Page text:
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The story goes that the lifeforms discovered by Monsieur Cailloux developed a third leg in order to gallop 200 miles per minute across the imaginary planet known as MRCX. Sensitive and spirited, the specimens are part of the Paris-based artist’s ever-expanding “tribe of pebbles,” a fictional population of blobby ceramic characters apparently capable of breaking the sound barrier.
Monsieur Cailloux began sculpting the tiny creatures in 2020 when he dreamed up a space exploration and an entire universe inhabited by the tribe—find maps of the planet and an animation detailing their evolution on Instagram— in order to explore new avenues in his ceramics practice. Now numbering in the hundreds, the rock-like figures are diverse in color, glaze, and body shape, although most feature small eyes and of course, a signature third limb for aforementioned galloping.
In creating the MRCX world, the artist shares that he strives for imperfections and allows each character to evolve naturally. He says:
I try to make visible the humanity that is hidden in us by pressing on the irregularities and flaws of a handmade work. Mistakes are then, for me, a source of happiness. For example, when (a piece) does not react as I had planned, I try to change my view of the sculpture in front of me to add or subtract an element that will make it beautiful. I end up with a result that is completely different from my initial idea, and it is in these moments that I experience my greatest creative joys.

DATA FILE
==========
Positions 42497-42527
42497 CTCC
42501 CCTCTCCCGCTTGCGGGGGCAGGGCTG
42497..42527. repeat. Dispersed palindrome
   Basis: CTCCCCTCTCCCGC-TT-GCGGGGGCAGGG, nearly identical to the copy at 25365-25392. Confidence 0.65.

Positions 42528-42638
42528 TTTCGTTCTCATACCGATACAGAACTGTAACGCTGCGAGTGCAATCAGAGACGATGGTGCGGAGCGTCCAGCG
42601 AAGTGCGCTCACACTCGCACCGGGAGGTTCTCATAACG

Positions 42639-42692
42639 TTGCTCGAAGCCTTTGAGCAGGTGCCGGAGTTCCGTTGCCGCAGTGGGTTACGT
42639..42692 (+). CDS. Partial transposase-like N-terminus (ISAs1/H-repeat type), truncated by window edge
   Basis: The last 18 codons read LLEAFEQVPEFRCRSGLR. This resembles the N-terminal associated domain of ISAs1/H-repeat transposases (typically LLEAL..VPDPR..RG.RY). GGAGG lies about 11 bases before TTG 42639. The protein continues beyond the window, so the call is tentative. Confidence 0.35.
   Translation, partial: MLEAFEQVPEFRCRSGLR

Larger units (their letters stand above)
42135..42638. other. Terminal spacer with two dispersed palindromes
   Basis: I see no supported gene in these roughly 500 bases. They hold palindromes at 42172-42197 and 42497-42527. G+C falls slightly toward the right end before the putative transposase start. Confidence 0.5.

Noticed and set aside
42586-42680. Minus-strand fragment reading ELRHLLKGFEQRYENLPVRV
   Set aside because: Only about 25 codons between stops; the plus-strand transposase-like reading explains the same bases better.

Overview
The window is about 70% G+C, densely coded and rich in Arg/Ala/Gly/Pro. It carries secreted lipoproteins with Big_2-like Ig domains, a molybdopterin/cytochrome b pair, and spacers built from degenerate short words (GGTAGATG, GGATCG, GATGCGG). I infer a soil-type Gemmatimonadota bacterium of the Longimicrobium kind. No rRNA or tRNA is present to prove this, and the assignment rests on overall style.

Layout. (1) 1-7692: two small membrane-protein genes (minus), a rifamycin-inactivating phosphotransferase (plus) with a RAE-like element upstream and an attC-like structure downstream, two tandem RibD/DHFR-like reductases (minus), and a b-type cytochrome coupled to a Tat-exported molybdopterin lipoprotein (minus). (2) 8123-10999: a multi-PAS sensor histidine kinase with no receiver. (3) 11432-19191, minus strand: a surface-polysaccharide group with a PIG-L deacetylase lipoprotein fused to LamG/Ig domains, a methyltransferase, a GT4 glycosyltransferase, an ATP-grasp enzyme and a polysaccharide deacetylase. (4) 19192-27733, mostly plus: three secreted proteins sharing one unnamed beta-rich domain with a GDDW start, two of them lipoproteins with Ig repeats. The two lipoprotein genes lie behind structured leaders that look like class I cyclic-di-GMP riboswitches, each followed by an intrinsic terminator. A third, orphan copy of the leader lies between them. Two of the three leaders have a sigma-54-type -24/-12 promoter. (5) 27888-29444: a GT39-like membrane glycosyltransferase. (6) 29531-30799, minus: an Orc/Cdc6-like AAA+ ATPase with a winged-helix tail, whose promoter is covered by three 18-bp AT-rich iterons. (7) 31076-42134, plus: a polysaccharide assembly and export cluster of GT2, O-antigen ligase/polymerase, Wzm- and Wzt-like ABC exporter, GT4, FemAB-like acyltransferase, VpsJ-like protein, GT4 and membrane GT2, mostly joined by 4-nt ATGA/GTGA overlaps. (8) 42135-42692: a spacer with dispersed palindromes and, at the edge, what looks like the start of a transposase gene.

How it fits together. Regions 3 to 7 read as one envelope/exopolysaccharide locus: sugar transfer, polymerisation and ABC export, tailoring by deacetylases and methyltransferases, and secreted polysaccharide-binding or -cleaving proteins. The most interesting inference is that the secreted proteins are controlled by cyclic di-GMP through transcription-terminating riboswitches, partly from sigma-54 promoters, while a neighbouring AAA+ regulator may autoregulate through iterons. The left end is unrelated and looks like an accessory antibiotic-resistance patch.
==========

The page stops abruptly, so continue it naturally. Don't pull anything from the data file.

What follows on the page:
If you’re in Paris, you can meet Monsieur Cailloux’s specimens next month in a show that opens on October 6 at Club Sensible.
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Philadelphia-based ceramicist Brian Giniewski (previously) is behind the playfully textured vessels known as Drippy Pots. Referencing a melty summertime ice cream cone or icing on a cake, the glossy material in mottled pastels, speckles, or single colors trickle down the exterior of mugs and cups. To contrast the neutral-toned earthenware of the base vessels, Giniewski throws simple shapes and then dunks the functional objects into a thick glaze.
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Tentacles speckled with glaze and bulbous suckers support the bodies of Mia Alajasko’s ceramic mollusks. From her backyard workshop in Onsala, Sweden, the artist sculpts squids and octopuses that stand upwards of 40 centimeters. Each creature is cloaked in several layers of glaze that produce a diverse array of finishes from classic matte white and neutral-toned crackles to sleek rust and mottled shades of blue.
Alajasko makes about a dozen pieces each month, and her next shop release is on September 28. Keep an eye on her Instagram for updates.
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Editor's Picks: Craft
Highlights below. For the full collection click here.